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Sheilaism is a shorthand term for an individual's system of religious belief which co-opts strands of multiple religions chosen by the individual usually without much theological consideration. The term derives from a woman named Sheila Larson, who is quoted by Robert Bellah and Richard Madsen in their book Habits of the Heart as following her own "little voice" in a faith she calls "Sheilaism".[1]


In Chapter 9 of their 1985 book Habits of the Heart, Bellah and Madsen discuss how religion in America has moved from being highly public and unified, as it was in colonial New England, to extremely private and diverse. To demonstrate the shift, they quote a young nurse, to whom they gave the name Sheila Larson:

"I believe in God. I'm not a religious fanatic. I can't remember the last time I went to church. My faith has carried me a long way. It's Sheilaism. Just my own little voice...It's just try to love yourself and be gentle with yourself. You know, I guess, take care of each other. I think He would want us to take care of each other."

Bellah and Madsen suggest that Sheilaism creates the logical possibility "of over 220 million American religions, one for each of us," and they see Sheilaism as "a perfectly natural expression of current American religious life".[2]

The coinage quickly became a touchstone for sociologists of religion who repeatedly reference it.[3] One sociologist summed it up as "spiritual bricolage".[4] Sheilaism even has worked its way into more mainstream culture.

Columnist Don Kahle concluded that Sheila "has a code of ethics, but it's no longer connected to a sacred text or an observing deity. It's personal - and unpublished. Sheila abides by Sheilaism. Sheilaism is good for Sheila, but it doesn't build community. Nobody but Sheila knows what are the codes of Sheilaism. Often Sheila doesn't know herself until something 'doesn't feel right'."[5]


Bellah and Madsen saw Sheilaism as a form of self-absorption that caused a disaffiliation with communities. Their perspective was very much in line with the prevailing view of sociologists since the 1960s who saw such highly individualized religious experience as proof of a larger decline in the importance of religion in the United States as a whole.[6] In later comments, Bellah summed up the problem with Sheilaism: "she has made the inner trip and hasn't come back out again, so to speak."[7]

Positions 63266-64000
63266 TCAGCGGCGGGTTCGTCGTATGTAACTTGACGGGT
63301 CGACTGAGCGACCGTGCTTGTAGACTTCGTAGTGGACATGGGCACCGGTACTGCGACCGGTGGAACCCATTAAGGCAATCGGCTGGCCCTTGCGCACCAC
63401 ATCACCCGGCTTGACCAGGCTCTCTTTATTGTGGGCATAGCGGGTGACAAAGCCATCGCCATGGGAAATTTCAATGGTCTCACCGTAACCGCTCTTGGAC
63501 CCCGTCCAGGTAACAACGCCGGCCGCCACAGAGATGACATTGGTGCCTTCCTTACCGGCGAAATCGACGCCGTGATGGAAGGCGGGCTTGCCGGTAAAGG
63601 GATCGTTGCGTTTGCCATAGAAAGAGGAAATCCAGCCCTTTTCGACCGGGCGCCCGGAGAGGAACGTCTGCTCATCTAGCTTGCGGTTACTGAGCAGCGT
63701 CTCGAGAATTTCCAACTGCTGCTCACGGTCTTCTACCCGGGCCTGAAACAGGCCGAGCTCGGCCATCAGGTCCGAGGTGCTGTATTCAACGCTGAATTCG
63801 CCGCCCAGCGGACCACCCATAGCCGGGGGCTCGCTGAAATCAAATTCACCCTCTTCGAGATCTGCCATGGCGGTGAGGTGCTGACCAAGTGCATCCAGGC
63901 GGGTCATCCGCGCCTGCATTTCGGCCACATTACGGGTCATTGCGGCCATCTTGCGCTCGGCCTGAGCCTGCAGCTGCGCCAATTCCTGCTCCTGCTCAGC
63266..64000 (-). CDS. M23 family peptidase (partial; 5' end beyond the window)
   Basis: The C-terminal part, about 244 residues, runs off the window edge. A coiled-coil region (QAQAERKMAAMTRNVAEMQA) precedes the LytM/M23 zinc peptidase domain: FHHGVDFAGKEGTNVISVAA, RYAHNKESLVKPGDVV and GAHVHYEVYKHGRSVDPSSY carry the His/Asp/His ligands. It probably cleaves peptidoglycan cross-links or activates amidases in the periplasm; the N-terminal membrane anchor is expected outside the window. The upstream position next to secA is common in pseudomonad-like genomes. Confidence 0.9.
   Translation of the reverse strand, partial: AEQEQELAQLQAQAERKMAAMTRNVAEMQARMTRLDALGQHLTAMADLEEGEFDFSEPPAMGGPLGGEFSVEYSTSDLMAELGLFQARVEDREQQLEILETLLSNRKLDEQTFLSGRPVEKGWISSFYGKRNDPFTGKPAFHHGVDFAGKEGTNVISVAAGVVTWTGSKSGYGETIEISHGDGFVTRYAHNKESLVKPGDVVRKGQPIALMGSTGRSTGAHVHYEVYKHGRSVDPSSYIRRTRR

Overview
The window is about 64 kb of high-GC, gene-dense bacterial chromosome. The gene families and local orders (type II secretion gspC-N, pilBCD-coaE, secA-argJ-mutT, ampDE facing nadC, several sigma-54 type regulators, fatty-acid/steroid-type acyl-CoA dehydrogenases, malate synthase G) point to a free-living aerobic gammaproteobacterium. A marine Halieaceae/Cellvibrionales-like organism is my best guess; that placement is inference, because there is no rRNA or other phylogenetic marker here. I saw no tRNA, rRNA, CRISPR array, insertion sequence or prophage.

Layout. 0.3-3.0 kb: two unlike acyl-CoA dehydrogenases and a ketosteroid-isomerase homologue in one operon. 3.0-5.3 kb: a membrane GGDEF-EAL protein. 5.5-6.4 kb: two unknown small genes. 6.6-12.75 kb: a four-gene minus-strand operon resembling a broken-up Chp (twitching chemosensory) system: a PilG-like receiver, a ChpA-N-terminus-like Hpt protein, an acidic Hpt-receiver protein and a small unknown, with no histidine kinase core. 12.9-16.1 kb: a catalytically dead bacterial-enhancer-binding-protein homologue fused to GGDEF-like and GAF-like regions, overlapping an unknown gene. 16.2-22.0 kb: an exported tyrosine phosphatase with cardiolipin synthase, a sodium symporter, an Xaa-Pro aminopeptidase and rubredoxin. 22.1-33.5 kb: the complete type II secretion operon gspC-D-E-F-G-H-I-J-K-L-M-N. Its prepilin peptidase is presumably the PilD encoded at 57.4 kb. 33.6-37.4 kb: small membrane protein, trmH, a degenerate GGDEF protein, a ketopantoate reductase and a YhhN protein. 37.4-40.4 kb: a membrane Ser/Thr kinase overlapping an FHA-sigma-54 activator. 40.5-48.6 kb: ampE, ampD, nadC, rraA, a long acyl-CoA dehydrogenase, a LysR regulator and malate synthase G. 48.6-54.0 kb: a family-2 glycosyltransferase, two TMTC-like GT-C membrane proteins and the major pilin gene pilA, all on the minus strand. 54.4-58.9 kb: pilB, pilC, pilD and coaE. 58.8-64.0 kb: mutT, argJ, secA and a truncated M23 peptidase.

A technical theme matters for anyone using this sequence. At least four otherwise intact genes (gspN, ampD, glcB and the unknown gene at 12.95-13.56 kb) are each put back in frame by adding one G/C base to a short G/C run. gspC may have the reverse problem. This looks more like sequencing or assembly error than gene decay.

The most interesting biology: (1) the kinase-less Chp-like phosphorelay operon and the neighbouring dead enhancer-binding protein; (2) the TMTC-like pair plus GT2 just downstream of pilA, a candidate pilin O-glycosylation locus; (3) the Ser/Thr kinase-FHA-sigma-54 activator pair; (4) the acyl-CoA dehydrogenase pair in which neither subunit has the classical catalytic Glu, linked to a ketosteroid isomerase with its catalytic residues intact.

Cultural critic Hal Niedzviecki juxtaposes Sheilaism with Judyism, the joke religion created by comedian Judy Tenuta. Whereas Tenuta is poking fun at the idea of an individualist religion, even titling a book The Power of Judyism, Niedzviecki laments the fact that Sheilaists take the idea seriously. "Sheilaism permeates our individualistic conformity and continues to demand that our institutions dramatically change to accept us as we want to be."[8]

Recent scholarship has re-evaluated Sheilaism, noting that even those who claim a particular organized denomination and regularly attend church often have highly individualized perceptions of their faith.[9]

See also[edit]


  1. ^ Bellah, Robert, and Richard Madsen. 1996. Habits of the Heart, University of California Press. ISBN 0-520-20568-5. p. 221.
  2. ^ Bellah & Madsen. p. 221
  3. ^ Wood, Matthew. "The Nonformative Elements of Religious Life: Questioning the 'Sociology of Spirituality' Paradigm. Social Compass June 2009 56: 237-248, doi:10.1177/0037768609103359, p. 241
  4. ^ Wilcox, Melissa M. "When Sheila's a lesbian: Religious individualism among lesbian, gay, bisexual, and transgender Christians", Sociology of Religion. Washington: Winter 2002. Vol. 63, Iss. 4, pp. 497-514.
  5. ^ Kahle, Don. "Will downtown progress be thwarted? Blame Sheila", The Register-Guard, Eugene, Oregon. October 26, 2007, pg. A13.
  6. ^ Wilcox, p. 498.
  7. ^ Bellah, Robert. Habits of the Heart: Implications for Religion St. Mark's Catholic Church, Isla Vista, California February 21, 1986.
  8. ^ Niedzviecki, Hal. 2006. Hello, I'm special: how individuality became the new conformity. City of Lights Publishers. ISBN 0-87286-453-7. p. 49.
  9. ^ Wilcox, p. 500.